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W ith a selection in place, the module then addresses how to combat the cumulative effects of the drone side bands. The argument is made th at such side band tones would ideally wish to be suppressed in the filter bloc k so that the tone detection, IF FT, and amplification processes do not receive unnecessary contributions. Moreov er, lower memory requirements would promote the compact design that the sponsor is seeking. To that end, and without mandating an explicit design technique, the student is left to determin e the minimum amount of memory that would be required to store the filter coefficients to achieve such suppression. Irrespective of the students deci sion, the module then breaks from the scenario mode of Captivate and switches to a training mode utiliz ing full-motion video recording. At such time, the narrator rehashes the probl em at hand and makes use of Matlab to illustrate the design challenge. The concept of an IIR comb (not ching) filter is introdu ced using the Filter Visualization Tool as a viable solution to the problem, as shown in Figure 3-6. Both plausible alternatives are addressed, for which it is demons trated that failing to use the whole unaliased bandwidth would result in an uns atisfactory design. In contrast making such use not only would prove viable, but also would simplify an IIR methodology to an FIR result. Moreover, the student is led to conclude that significant memory savings can be had by this approach due to the need to store only a small fraction of the redundant filter coefficients. Once complete, the student is returned to the more familiar scenario environment and left to continue the exercise. Having established a fixed resolution and sample rate, a final challenge is presented in the form of timing estimation. The student is faced with assessing the latency resulting from successive drone transmissions. This process beco mes feasible to calculate due to a constant group delay resulting from the filter simplification. As in previous instances, a student failing to 24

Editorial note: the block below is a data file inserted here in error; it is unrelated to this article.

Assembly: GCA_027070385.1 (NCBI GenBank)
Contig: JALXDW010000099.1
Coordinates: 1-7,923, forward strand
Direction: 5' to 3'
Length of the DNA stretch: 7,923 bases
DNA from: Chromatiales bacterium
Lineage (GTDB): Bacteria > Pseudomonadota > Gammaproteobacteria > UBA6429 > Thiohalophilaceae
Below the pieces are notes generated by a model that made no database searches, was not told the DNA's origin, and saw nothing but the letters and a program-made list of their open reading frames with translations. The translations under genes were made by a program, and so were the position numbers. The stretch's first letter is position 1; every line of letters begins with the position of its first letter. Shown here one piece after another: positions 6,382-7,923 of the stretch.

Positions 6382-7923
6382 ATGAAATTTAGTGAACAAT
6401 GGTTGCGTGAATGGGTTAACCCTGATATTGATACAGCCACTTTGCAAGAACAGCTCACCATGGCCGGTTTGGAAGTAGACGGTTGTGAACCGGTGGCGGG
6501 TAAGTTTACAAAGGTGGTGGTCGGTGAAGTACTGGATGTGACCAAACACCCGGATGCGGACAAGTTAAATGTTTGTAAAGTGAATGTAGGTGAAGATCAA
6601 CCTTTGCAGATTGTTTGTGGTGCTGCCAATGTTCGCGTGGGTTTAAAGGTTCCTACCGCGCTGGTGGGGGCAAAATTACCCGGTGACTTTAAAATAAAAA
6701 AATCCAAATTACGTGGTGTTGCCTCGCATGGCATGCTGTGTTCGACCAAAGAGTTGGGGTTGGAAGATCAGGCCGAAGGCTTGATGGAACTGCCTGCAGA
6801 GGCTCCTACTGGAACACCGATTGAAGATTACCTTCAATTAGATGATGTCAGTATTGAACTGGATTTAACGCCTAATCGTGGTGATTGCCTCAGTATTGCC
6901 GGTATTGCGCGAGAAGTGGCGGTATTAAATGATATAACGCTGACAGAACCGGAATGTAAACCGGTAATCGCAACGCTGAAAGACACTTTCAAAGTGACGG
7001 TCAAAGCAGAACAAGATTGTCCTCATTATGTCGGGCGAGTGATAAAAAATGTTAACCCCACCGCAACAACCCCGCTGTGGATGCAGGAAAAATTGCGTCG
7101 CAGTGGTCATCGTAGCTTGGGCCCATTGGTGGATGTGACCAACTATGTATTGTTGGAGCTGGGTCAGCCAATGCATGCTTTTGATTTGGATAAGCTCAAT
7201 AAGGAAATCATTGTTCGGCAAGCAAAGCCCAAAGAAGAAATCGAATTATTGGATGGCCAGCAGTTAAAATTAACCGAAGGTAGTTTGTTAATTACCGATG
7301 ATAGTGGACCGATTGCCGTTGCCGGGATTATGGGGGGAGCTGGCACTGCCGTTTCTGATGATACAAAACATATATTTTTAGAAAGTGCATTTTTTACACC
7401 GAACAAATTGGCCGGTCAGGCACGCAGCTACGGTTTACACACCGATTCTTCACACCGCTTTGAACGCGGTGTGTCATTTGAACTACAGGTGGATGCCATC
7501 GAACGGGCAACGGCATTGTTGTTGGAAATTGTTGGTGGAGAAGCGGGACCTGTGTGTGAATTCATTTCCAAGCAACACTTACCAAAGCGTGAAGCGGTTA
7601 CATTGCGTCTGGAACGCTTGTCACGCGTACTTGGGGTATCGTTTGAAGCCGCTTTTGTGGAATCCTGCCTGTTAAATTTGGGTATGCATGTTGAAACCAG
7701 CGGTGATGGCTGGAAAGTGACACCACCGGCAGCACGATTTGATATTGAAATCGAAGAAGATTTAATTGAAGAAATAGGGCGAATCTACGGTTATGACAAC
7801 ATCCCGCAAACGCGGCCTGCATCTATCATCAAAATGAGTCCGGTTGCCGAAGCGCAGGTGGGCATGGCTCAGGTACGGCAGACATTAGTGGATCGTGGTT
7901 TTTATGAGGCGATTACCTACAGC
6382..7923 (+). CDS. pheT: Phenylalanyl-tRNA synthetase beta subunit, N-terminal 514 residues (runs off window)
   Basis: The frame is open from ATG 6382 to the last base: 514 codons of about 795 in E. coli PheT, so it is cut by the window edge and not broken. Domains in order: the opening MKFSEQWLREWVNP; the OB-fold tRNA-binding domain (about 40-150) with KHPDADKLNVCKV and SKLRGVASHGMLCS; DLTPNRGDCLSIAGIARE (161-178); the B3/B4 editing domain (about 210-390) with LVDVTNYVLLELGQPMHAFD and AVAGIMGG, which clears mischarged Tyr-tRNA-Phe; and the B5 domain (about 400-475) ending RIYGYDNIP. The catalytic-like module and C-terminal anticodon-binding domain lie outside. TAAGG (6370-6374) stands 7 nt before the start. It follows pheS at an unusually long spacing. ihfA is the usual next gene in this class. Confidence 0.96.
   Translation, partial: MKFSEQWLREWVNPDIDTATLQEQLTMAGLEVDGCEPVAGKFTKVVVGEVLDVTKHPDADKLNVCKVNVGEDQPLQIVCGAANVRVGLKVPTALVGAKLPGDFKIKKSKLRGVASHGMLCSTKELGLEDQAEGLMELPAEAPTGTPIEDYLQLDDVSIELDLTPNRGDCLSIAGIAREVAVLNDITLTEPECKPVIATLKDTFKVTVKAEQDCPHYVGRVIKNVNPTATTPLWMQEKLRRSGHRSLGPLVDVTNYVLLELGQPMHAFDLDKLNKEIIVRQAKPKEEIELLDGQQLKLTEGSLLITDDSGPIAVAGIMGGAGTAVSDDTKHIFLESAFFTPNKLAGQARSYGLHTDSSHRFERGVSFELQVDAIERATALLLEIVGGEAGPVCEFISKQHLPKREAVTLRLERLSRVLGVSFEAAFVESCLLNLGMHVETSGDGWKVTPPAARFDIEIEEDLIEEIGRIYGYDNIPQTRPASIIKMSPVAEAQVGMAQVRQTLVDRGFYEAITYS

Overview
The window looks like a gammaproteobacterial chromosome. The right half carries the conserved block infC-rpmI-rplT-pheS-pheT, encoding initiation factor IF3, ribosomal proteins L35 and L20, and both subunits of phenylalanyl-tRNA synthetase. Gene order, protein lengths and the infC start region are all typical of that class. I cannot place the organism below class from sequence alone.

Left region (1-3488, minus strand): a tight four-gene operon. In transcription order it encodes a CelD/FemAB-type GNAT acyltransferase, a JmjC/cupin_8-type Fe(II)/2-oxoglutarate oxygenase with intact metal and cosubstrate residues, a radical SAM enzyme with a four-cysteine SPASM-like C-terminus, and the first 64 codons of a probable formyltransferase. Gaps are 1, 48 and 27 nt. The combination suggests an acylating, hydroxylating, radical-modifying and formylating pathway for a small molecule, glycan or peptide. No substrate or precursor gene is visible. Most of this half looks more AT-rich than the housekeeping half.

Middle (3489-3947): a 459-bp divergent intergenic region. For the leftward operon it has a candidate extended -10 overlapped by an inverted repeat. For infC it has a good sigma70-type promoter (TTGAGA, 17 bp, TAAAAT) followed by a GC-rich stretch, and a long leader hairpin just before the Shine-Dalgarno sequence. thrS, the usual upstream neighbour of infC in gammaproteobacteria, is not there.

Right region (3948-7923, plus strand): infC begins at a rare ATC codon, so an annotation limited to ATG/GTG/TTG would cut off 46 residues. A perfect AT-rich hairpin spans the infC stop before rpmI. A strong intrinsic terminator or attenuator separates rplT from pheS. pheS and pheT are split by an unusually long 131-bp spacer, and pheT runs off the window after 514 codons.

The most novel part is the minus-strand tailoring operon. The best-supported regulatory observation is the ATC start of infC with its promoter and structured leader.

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select an appropriate estim ate is reminded a bout the relationship betw een frequency resolution and sample length and how it, along with the filter delay, impact the timing specification. The module concludes with a synopsis of what was learned. The concept of simplification through generalization is reinforced, and practic al applications of th e study are introduced, eliciting the similarities betw een the project description and technologies such as frequency modulation and spread spectrum techniques. Digital Signal Processing Module The third learning module aims to realize the ideals of digital signal processing by placing the student within the confines of a multidiscip linary team once again, but now with a more farreaching aim. The functional concepts of realtime signal processing and radar signal processing in particular are introduced unde r the guise of remote surveillance of endangered species. Students are introduced to the problem at large by eliciting the need from their manager for an end-to-end signal processing solution that can operat e within arctic climates in an effort to capture migratory patterns of creat ures otherwise elusive to humans. In view of the significant posed interest associated with the effort, the st udent is immediately task ed with developing both a suitable hardware platform as well as a robust detection methodology to support a panoramic sensor array. In the former case, considerations a bout price and mass production are put into the framework of the scenario wit hout further immediate elaborati on, while in the latter case the sensor architecture is illustrated identical to Figure 3-7. As shown, four sensors form the array, each sensor sweeping a quadrant (or swath) of space by way of four narrow, steered beams, which the student is told responds to the presence of irradiated energy. This process produces sixteen refined position estimates wi thin the circular viewing position. 25